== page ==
We bring to these marriages the relational patterns we’ve learned, patterns that have come to be very useful through our lives of constant adapting and exploring and goodbyes, but which may not be as appropriate in a long-term intimate relationship.
Some of these that I see most mirrored in my own life are outlines in the “Relational Patterns” chapter of the book The Third Culture Kid Experience, by David Pollock and Ruth Van Reken.
One biggie: according to Van Reken’s independent research on adult TCKs (cited in the book), “40 percent of the respondents said they struggled with a fear of intimacy because of the fear of loss.”
I now realize that when I feel someone is detaching from me, I overreact. “Who needs you?” I rail subconsciously. “Get lost. I’ll be just fine on my own.” And the wall goes up — even against my spouse, after fifteen years of marriage.
It’s a common paradox that we TCKs can seem warm and engaging on one hand, and cold and distant on the other — a pattern sure to baffle one’s spouse and even oneself.
To make sense of this, it helps to review the levels of communication normally followed as people get to know each other, as outlined by Pollock and Van Reken: Level One, the superficial level, generally involving “small talk;” Level Two, a “still safe” level, an exchange of no-risk facts such as where you went on vacation; Level Three, the “judgmental” level, where we start expressing opinions about politics or religion or other matters where we might disagree; Level Four, the “emotional” level, in which we begin sharing how we feel about life and ourselves; and Level Five, the “disclosure” level, in which we reveal our most private thoughts and feelings with a vulnerability that leads to true intimacy.
“Even TCKs who are regarded as gregarious, open, and friendly because of their skill at jumping into the second and third levels of communication often refuse to move on to the fourth and fifth levels of true intimacy. They manage to erect wall, usually without realizing it, to keep out anyone trying to come closer,” write the authors.
Another relational pattern we TCKS often have learned is the “quick release”: when we sense someone is about to leave, we let go too soon. We may even use anger as a shield against the pain of separation. For example, by picking a fight with a spouse who is leaving for a business trip.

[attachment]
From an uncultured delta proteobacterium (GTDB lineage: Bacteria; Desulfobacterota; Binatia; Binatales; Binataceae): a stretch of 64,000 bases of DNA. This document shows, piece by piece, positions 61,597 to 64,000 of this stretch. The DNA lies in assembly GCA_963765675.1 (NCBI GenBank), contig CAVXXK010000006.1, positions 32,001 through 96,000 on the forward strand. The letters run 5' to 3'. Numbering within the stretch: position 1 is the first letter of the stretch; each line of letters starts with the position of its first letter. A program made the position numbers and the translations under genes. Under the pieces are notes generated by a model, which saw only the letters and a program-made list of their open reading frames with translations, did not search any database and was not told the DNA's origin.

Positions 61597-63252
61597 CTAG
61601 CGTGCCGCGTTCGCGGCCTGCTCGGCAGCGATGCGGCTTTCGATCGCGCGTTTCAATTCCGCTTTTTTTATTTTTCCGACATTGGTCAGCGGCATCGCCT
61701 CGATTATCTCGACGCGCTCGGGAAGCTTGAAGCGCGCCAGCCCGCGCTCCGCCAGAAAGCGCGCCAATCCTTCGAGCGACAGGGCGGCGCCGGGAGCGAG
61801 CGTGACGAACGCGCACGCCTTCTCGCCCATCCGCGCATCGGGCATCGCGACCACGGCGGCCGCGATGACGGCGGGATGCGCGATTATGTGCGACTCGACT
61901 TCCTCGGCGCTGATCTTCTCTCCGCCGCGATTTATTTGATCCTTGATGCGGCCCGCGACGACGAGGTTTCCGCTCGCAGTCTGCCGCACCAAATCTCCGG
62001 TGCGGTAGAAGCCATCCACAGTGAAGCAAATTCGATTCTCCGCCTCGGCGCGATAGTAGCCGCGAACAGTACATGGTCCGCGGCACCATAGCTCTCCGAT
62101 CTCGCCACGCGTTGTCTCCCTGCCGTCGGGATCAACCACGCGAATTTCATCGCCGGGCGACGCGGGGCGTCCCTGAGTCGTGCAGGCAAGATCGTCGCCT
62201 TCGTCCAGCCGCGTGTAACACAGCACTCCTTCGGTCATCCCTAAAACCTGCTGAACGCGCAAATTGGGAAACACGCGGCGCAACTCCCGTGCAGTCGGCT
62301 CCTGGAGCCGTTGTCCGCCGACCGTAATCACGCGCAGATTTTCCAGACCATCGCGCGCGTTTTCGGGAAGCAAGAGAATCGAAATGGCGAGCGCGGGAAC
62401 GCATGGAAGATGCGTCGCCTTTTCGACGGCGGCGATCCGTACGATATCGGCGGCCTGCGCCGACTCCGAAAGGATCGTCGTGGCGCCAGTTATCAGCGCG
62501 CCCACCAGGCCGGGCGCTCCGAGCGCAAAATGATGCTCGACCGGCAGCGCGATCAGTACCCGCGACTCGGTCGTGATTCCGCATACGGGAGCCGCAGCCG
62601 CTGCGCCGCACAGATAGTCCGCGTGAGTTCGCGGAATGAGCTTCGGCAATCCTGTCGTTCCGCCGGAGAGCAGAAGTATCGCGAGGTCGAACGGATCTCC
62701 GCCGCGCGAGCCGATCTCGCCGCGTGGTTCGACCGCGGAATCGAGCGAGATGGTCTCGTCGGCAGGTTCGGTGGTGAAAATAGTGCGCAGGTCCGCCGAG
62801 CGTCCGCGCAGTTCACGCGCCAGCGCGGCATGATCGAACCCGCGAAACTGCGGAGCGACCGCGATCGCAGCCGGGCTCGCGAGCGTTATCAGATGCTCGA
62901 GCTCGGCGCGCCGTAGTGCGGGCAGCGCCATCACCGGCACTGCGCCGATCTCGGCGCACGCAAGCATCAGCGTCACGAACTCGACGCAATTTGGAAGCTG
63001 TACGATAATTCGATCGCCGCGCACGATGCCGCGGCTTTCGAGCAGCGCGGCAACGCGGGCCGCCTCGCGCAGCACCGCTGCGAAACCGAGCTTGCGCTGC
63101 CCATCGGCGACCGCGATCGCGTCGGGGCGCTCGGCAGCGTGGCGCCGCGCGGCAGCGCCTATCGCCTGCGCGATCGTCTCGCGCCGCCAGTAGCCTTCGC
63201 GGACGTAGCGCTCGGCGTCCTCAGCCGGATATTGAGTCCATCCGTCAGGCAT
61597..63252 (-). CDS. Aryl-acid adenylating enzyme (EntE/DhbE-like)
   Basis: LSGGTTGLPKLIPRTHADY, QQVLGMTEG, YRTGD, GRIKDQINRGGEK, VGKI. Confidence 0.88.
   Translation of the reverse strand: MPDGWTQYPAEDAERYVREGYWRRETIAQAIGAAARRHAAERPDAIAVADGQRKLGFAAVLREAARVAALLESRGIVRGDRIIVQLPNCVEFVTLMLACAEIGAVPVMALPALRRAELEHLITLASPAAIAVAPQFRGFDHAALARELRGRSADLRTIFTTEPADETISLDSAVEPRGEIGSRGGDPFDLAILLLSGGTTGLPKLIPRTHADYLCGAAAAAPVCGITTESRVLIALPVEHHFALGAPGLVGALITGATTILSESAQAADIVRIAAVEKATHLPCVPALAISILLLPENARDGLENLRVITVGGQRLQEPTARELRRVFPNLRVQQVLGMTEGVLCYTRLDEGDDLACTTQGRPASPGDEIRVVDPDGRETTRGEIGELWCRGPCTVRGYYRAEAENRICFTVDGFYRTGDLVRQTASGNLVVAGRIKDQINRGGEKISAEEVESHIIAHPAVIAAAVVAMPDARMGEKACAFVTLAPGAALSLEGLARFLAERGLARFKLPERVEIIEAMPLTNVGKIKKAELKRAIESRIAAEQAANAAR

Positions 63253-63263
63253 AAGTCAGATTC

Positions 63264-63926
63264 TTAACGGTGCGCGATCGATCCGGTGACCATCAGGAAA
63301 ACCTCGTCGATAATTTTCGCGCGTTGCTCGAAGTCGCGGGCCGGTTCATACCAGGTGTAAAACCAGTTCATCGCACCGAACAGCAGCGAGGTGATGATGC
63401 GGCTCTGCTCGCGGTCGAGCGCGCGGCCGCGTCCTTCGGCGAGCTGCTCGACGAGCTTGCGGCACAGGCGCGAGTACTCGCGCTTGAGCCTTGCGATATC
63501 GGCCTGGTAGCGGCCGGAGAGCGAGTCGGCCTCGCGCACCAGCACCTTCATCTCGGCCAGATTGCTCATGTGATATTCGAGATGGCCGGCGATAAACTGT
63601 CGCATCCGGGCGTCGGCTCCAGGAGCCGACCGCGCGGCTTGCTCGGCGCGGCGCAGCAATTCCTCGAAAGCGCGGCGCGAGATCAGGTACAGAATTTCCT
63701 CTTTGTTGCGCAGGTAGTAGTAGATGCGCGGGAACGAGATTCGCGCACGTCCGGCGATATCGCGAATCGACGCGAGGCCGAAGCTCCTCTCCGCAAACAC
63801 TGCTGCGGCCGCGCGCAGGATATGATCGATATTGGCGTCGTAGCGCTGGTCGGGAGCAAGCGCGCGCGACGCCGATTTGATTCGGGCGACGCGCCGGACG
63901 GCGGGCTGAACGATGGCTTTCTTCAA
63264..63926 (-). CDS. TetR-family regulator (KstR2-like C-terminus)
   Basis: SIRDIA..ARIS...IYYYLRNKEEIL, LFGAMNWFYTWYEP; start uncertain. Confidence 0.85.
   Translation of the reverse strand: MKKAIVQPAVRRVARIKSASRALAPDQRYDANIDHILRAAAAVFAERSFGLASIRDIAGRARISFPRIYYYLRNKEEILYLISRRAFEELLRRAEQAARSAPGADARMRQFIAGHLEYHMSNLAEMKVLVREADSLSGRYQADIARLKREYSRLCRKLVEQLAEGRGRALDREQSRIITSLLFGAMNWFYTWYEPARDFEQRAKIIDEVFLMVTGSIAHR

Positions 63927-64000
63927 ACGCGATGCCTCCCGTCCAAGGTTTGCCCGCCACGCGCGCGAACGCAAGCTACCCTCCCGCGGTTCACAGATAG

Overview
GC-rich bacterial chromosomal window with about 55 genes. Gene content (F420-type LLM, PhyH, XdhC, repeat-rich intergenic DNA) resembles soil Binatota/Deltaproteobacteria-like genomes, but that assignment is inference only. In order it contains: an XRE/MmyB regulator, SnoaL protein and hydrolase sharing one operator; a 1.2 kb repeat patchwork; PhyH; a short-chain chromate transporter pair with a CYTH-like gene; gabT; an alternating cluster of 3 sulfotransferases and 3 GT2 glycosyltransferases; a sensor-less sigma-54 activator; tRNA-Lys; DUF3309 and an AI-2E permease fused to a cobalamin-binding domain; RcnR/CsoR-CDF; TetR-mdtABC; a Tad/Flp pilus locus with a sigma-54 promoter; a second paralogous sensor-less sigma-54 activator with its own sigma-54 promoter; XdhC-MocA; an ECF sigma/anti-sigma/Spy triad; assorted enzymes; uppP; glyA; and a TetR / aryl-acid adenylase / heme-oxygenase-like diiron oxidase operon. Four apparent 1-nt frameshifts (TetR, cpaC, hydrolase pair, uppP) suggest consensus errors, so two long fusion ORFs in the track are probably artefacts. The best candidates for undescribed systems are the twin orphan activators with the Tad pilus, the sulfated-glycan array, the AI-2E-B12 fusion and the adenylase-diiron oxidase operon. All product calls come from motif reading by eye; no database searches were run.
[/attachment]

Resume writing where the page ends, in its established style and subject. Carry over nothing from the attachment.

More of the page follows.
Even now, say the authors, “Some ATCKs who have commonly used anger themselves (or had it used by those they were separating from) as a shield against future pain may see any type of anger as a precursor to separation, and emotionally detach at the first sign of it.”
Another common response of TCKs to the multiple losses due to high mobility is emotional flattening, or refusing to feel the loss. This flat emotional response, say the authors, can be transferred from situations of farewell to all areas of life. “When pain is shut down, so is the capacity to feel or express joy. This response can be devastating to a marriage. The ATCK’s partner feels rejected because there are too few external demonstrations of love from the ATCK. Conversely, no matter how many romantic gestures are offered to the ATCK, nothing seems to spark a warm response.”
What’s more, because of a lack of long-term relational experience, we may misread what’s happening in our close relationships and react in ways that are inappropriate. I found this explained quite clearly by Elizabeth McCance Haddon in a repatriation guide for students at Canadian Academy, an international school in Japan: “You might pull away from the people . . . as soon as you feel them being even a tiny bit distant. You automatically assume that the relationship is over. People who haven’t had to deal with international living are often more able to realize that relationships go through lots of phases and might feel a bit more secure when things aren’t all perfect.”
Hindsight being what it is, I now can look back and see how these patterns affected my first marriage, as well as my second (current) one.
Not only does this invisible stuff affect the way we relate to each other, it may even have helped attract us to the person we married in the first place. I know that has been true for me.
When I met the man who was to be my first husband, I was a college student — uprooted from my homeland — and desperate to belong somewhere and with someone.